Tactical coordinate suppression

Craft & Design Technology
Tactical coordinate suppression

Here’s an interesting piece of arty annoyanceware, a GPS jammer that finds your coordinates (via GPS) only after you find a place and stand still (switched by a motion sensor), then the device jams the waypoint for everybody else. The concept of the device is to help you find you a place of solitude and then its blots out the spot electronically, so that others can’t find it.

GPS-HOG – 2007 – Link


  • Modifying a cheap portable cellphone jammer – Link
  • The World’s Simplest Radio Jammer – Link
  • Wave Bubble – Open source Wi-Fi, cellphone, GPS and … – Link
  • Turn off TV week – Link

Sku 4355 1
Personal cell phone signal blocker device ($48 – not sure what’s up with this company, proceed with caution) – Link.
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Wavebubble open source RF jammer – Link.

16 thoughts on “Tactical coordinate suppression

  1. blaisepascal says:

    I hate to be a cynic, but what’s the point of this? It jams GPS so only one person can be at a given spot at any given time? Doesn’t the Pauli Exclusion Principle take care of that? Besides I don’t thin many people use GPS to tell them where to go, just where they are.

  2. wackyvorlon says:

    A very important point to remember: Intentionally interfering with other’s signals is nearly always illegal, and can at times even threaten life and limb.

  3. garethb2 says:

    I think you’re kind of missing the point. It’s techno-art, conceptual art. And as with all art, YMMV.

  4. ildenizen says:

    Several possible problems here.
    First off, GPS coordinates are calculated on your receiver.
    Secondly, GPS satellites don’t receive info, they only transmit data, so there is no congestion as such.
    Finally, GPS employs long gold codes on one of two (L1 or L2 frequencies) that are integrated over long periods (thus the acquisition time), transmitted over broadband, and exist in a negative signal to noise ratio. Tough to block these over any physically realizable distance. A good GPS receiver could “pull out” one Satellite signal from literally thousands of simultaneous signals.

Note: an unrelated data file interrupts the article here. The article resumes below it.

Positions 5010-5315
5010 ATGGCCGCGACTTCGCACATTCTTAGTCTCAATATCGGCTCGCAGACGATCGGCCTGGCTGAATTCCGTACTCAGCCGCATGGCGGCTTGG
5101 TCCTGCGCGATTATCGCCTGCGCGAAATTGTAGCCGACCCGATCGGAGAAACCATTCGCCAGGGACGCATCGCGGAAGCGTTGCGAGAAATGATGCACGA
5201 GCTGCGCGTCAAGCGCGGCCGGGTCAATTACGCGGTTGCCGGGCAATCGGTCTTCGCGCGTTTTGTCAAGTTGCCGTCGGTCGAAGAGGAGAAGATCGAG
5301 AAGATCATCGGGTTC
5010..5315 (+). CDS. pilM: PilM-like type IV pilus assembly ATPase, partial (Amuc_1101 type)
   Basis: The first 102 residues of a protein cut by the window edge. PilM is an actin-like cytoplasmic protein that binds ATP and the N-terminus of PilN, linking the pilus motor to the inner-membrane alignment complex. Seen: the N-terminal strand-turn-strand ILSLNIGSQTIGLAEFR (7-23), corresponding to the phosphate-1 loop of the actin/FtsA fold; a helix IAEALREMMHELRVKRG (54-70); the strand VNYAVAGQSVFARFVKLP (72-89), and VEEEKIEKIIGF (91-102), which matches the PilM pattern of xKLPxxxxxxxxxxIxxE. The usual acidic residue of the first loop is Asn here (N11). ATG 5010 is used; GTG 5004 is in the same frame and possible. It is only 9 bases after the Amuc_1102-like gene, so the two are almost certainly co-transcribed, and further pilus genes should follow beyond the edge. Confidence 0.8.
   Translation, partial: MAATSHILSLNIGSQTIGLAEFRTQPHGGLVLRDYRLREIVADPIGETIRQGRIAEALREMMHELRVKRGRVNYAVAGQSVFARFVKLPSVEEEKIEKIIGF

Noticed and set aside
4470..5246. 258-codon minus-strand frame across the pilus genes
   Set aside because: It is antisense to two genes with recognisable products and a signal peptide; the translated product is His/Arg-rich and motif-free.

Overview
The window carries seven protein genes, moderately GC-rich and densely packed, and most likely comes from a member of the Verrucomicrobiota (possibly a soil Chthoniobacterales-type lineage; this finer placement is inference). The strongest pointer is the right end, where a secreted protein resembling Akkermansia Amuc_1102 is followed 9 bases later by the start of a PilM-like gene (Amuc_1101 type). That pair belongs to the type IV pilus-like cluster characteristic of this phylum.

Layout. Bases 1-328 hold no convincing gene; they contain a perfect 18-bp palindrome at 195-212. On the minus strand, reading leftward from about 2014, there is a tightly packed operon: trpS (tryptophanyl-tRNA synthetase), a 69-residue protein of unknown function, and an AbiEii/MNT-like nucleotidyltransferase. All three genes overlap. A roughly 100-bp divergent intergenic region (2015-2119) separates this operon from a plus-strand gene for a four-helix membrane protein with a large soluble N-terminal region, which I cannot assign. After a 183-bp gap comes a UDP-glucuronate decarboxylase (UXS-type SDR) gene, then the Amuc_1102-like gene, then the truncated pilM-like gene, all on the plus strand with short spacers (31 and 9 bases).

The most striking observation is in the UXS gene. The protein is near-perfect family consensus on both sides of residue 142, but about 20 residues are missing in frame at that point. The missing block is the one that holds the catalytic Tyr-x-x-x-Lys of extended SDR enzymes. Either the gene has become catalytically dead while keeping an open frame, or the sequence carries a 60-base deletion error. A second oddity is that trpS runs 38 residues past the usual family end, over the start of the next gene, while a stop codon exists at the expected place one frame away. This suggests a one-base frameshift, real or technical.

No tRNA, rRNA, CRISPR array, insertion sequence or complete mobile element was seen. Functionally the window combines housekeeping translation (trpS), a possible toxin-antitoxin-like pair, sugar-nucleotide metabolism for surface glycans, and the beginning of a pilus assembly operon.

Short story – I am not sure what this device jams…

  5. jkgordon says:

    I think we should welcome our readers from the NSA, CIA and the FBI that just tuned in. :)

  6. wiml says:

    ildenizen, I’d assume you could jam a GPS receiver by overloading the rf frontend before the de-spreading stage. The more dynamic range the frontend has, the harder this is to do. I’d bet there are more sophisticated approaches possible by spoofing an apparently-valid signal, too.

    and yeah, “proceed with caution” is always a good idea when contemplating buying illegal goods over the internet :)

  7. screaminscott says:

    As much as I like this blog, I wish we had to filter we could set:
    1. Useful stuff
    2. Arty stuff that’s still cool to look at.
    2. Arty conceptual stuff that has no practical purpose other than give artists the false impression that they are ‘deep’

    Sure would make my browsing faster.

  8. volkemon says:


    Hmmm…I was gonna vote for #3, until I looked closer….

    Guess if you pick #2 you lose all in the other #2…poetic justice in a typo….

    But its the comments that MAKE it all worth it.

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Gareth Branwyn is a freelance writer and the former Editorial Director of Maker Media. He is the author or editor of over a dozen books on technology, DIY, and geek culture. He is currently a contributor to Boing Boing, Wink Books, and Wink Fun. His free weekly-ish maker tips newsletter can be found at garstipsandtools.com.

View more articles by Gareth Branwyn


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